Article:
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Misleading Specific Gravity (maybe)

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  • JerryM
    I have just finished a disappointing spirit run on wash made from corn starch. I got about a quart of drinkable product with a really good taste. I dumped 15
    Message 1 of 1 , Apr 21, 2011
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      I have just finished a disappointing spirit run on wash made from corn starch. I got about a quart of drinkable product with a really good taste.

      I dumped 15 pounds of corn starch (the package label said it was pure and without preservatives) in 8 gallons of hot water and heated the mixture. When I reached my target temperature, I added amalyze enzyme, managed the temperature, stirred, took my time and as far as I could see, I converted the entire 15 pounds of insoluble corn starch to soluble corn sugar. I based that assumption on there was no sediment in the bottom of my cooking pot after 24 hours and the wash tasted really sweet.

      Using backset I had saved from an all-grain bourbon run, I brought the volume to 10 gallons and aerated for 24 hours with an aquarium pump. The starting temperature was 80 degrees F. The starting specific gravity was 1.026. I added 4 tablespoons 24-8-16 water soluble miracle-gro and pitched two packets of bakers yeast.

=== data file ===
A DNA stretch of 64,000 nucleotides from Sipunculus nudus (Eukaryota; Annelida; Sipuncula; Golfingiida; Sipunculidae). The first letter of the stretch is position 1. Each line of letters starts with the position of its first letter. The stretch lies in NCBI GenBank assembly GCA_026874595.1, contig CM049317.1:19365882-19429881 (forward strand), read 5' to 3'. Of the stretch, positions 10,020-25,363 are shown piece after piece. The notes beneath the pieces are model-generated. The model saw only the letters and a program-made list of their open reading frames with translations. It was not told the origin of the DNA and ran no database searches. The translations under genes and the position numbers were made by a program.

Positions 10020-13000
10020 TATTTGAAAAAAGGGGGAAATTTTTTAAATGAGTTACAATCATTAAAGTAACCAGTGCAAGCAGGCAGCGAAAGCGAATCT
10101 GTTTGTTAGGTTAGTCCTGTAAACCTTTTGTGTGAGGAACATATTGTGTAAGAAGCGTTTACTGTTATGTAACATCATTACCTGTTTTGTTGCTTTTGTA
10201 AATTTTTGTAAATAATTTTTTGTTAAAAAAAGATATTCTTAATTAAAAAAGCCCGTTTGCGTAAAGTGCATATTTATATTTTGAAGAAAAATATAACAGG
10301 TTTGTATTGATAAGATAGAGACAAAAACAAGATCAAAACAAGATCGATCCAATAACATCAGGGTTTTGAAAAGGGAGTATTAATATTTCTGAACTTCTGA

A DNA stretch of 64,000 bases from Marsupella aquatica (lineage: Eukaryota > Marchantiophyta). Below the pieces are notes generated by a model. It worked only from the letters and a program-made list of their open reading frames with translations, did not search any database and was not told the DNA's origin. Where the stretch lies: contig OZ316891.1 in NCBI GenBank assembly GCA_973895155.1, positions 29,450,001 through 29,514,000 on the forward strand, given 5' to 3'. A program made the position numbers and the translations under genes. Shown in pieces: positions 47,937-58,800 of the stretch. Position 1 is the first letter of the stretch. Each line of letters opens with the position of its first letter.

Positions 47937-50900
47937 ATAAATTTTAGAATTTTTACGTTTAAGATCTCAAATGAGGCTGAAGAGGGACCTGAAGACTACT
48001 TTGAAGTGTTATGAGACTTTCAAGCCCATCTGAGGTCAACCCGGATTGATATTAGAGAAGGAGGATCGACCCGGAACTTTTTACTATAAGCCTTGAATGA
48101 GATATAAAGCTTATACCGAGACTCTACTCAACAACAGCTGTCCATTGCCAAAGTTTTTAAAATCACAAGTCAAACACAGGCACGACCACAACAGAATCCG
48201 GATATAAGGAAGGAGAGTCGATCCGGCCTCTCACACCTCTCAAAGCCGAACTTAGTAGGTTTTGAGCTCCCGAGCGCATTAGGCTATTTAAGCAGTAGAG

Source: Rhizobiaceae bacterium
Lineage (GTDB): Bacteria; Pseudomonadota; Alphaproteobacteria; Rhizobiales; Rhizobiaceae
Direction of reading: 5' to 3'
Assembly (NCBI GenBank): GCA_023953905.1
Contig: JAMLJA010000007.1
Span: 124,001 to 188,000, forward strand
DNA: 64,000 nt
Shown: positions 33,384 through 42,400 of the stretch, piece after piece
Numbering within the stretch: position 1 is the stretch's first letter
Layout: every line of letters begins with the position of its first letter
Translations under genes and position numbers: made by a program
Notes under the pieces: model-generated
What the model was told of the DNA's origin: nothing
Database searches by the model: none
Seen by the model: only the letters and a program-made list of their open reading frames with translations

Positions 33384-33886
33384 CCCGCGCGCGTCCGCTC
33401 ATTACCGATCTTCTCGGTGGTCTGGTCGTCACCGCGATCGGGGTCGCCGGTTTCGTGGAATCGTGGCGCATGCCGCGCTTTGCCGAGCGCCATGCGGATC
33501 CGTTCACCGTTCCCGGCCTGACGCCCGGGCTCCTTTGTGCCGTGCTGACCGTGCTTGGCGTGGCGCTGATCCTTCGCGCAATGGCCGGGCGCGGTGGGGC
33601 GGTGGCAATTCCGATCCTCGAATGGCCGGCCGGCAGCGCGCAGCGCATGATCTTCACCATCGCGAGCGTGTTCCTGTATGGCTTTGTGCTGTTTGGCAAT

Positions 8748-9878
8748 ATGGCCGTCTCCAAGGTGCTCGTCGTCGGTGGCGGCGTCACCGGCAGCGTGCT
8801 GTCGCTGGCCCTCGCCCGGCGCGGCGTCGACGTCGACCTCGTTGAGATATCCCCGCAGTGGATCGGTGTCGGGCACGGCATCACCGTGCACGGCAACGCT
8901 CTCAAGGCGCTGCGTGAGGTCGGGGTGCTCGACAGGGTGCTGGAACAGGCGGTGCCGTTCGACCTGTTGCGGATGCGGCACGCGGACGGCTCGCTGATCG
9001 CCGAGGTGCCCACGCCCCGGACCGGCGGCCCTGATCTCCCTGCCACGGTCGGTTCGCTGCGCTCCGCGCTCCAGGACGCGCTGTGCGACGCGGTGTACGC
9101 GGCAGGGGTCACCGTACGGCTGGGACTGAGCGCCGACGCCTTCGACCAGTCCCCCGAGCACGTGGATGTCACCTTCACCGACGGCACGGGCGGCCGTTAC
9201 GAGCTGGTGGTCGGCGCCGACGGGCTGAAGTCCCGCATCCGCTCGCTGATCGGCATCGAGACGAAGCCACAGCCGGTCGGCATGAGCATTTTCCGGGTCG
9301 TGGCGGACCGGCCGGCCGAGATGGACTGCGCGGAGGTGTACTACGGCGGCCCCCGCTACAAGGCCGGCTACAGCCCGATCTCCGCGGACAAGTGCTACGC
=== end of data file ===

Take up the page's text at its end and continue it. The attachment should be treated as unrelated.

I let it ferment for about 3 weeks. When I checked the wash, it smelled right. It had no sweet taste, but had a grainy after taste. The temperature was 72 degrees F, specific gravity was 1.020. I thought the ferment was stuck, so I heated the wash to 80 degrees F, added 4 more tablespoons of miracle-gro and pitched two more packets of bakers yeast. I let it ferment another 10 days. When I checked the final specific gravity, it was still 1.020. The wash smelled and tasted right and the grainy after taste was gone. I transferred the 10 gallon wash to two 5 gallon buckets, let it clear for 3 days and then decanted it into my still tank. I ended up with a full gallon of trub.

      When I started the fermentation, I figured the final specific gravity would be 1.0 or less. I guessed that after dilution, I would end up with about of a gallon of drinkable product. In this case, the starting specific gravity must been the result of something other than sugar. I have no idea what that something is. Would appreciate it if some one had some thoughts on why the starting specific gravity was so misleading.

      I think this process has some merit. I think you could end up with pure corn whiskey, without all the work involved when using grain. I only spent $21.00 U.S. on the materials and the product I got was quite tasty. I would like to try it again, but with greater success. Any guidance on how to reach that goal is appreciated.
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